• The course web (you are looking at it) has course information and content. New material will be announced on Canvas.
  • Announcements will be made via Canvas.
  • Emergency announcements will be made via email, but we will try to keep this to a minimum.
  • General (Open) Discussions via Piazza.
  • Communication with Course Staff via Piazza, or email in an emergency.
  • Course restricted information via Canvas pages and Files.
  • Grading Feedback via Canvas.
  • Synchronous class meetings via Zoom. (see the Canvas Zoom List)
  • Consulting hours and office hours will be held either in person or on Zoom,
  • Workbooks are obtained and handed in via GitHub classroom and a Canvas survey.
  • Exams and Surveys will use Canvas Quizzes.
  • Please be respectful of others in online communications.

The class will be conducted remotely. Lectures will be delivered by a combination of Zoom and pre-recorded videos. Exams and assignments will be online. Consulting (e.g., office hours and help) will be held both in person and online.

We will use Canvas for communications between course staff and students. Canvas is for one-way (student-to-staff) communications. Do not reply to Canvas grading comments. See Regrade Policy for how to request a regrade, or ask clarification questions (not regrade requests) on Piazza.

We will use Piazza for general discussions and direct communications with course staff. Piazza is a decent tool for free-ranging discussions where anyone might want to start a new topic. It’s commonly used in CS classes, so most students are familiar with it.

Key Communications Things

Announcements via Canvas. The course staff will make announcements using the Canvas announcement system. If something is important, we will announce it on Canvas. You may want to configure Canvas to notify you when there are announcements. You can configure Canvas to send you email when there is an announcement.

Email for emergencies only. We will only send email to the class mailing list (1) at the beginning of the semester while we are getting started, or (2) in the event of something really urgent that we want to make sure everyone sees right away. (we expect some people to get Canvas announcements as part of a daily summary) If you want to send us a message, use Piazza (below).

Course Information on the Course Web. If I want to give you information (like this page), it will be on the course web. If new information is made available, it will be announced on Canvas (so you don’t need to keep checking the course web for new stuff). At the beginning of the semester, there is a large amount to read on the course web.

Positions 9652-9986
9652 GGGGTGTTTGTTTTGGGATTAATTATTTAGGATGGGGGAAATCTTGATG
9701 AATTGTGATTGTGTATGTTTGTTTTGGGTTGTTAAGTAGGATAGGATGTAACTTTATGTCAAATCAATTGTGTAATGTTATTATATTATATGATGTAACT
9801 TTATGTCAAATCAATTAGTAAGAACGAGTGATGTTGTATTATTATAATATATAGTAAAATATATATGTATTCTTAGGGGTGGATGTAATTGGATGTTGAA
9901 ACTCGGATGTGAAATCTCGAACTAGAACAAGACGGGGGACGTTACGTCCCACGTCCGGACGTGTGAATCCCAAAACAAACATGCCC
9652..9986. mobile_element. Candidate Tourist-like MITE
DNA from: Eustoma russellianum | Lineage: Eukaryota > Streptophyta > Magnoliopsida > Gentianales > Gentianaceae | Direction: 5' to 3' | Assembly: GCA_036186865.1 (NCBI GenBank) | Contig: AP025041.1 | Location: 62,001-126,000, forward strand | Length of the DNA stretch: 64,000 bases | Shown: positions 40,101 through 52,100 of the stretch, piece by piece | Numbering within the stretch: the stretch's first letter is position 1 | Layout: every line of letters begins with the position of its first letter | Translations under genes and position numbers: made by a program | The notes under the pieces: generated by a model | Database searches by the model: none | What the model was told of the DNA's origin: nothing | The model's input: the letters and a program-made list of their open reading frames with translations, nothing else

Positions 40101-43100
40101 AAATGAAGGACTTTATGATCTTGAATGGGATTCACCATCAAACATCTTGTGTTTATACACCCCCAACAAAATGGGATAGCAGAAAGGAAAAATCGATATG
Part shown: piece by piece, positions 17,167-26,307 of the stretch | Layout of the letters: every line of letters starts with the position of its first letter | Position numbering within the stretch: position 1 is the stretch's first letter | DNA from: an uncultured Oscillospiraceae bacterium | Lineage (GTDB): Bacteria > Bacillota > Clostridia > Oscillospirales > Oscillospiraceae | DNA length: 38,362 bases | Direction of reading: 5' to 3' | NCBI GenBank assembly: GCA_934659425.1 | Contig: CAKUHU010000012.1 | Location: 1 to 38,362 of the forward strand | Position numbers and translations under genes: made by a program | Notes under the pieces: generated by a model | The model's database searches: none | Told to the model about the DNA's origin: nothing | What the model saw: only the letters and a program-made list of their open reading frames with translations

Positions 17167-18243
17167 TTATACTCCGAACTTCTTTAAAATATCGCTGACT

Restricted Information via Canvas Files and Pages. If something is restricted (limited to use by the class), it will be placed on Canvas, not on the open web. Please do not share restricted materials outside of class.

Communicate with the course staff via Piazza. Send us a private message on Piazza as the preferred way to communicate with us. We prefer this to email. It has the advantage that two of us read it, so you will get a quicker response. (even if its because the TA sees message and alerts the Professor of the urgency). It also helps us, because it logs all class traffic in one place. If something is personal, it is OK to send email.

Synchronous class meetings will use Zoom. You can find the Zoom links on Canvas. See Zoom for more information.

Consulting hours will be in person and via Zoom. We will support both in-person and online help from the staff. See Consulting Hours. Please use the Consulting Assistance Form to register (preferably before you join the BBCU session). Remember, regrade requests happen via the form (see Regrade Policy).

One-on-one meetings should be scheduled via the web form. To request a meeting with course staff, use the Appointment Scheduling Form.

GitHub Classroom will be use to distribute and turn-in workbooks. See the explanation on the Git and GitHub in CS559 page and the Workbooks page.

Consulting and Office Hours

See Consulting Hours

Using Piazza for Class

  1. Search to make sure someone else hasn’t already asked the same question.

  2. When possible, post questions publicly. This way, others can answer. And, the course staff has more incentive to give a good answer (since many students will benefit from it).

  3. Avoid posting code publicly - you do not want to “give away” the answers to the assignments. You might post a tip or trick, but don’t post a part of the assignment.

  4. The course staff may, at its discretion, convert a public post to private, or remove any posting.

  5. The course staff will not change a posting from private to public. However, we might ask you to do so (before we will answer it).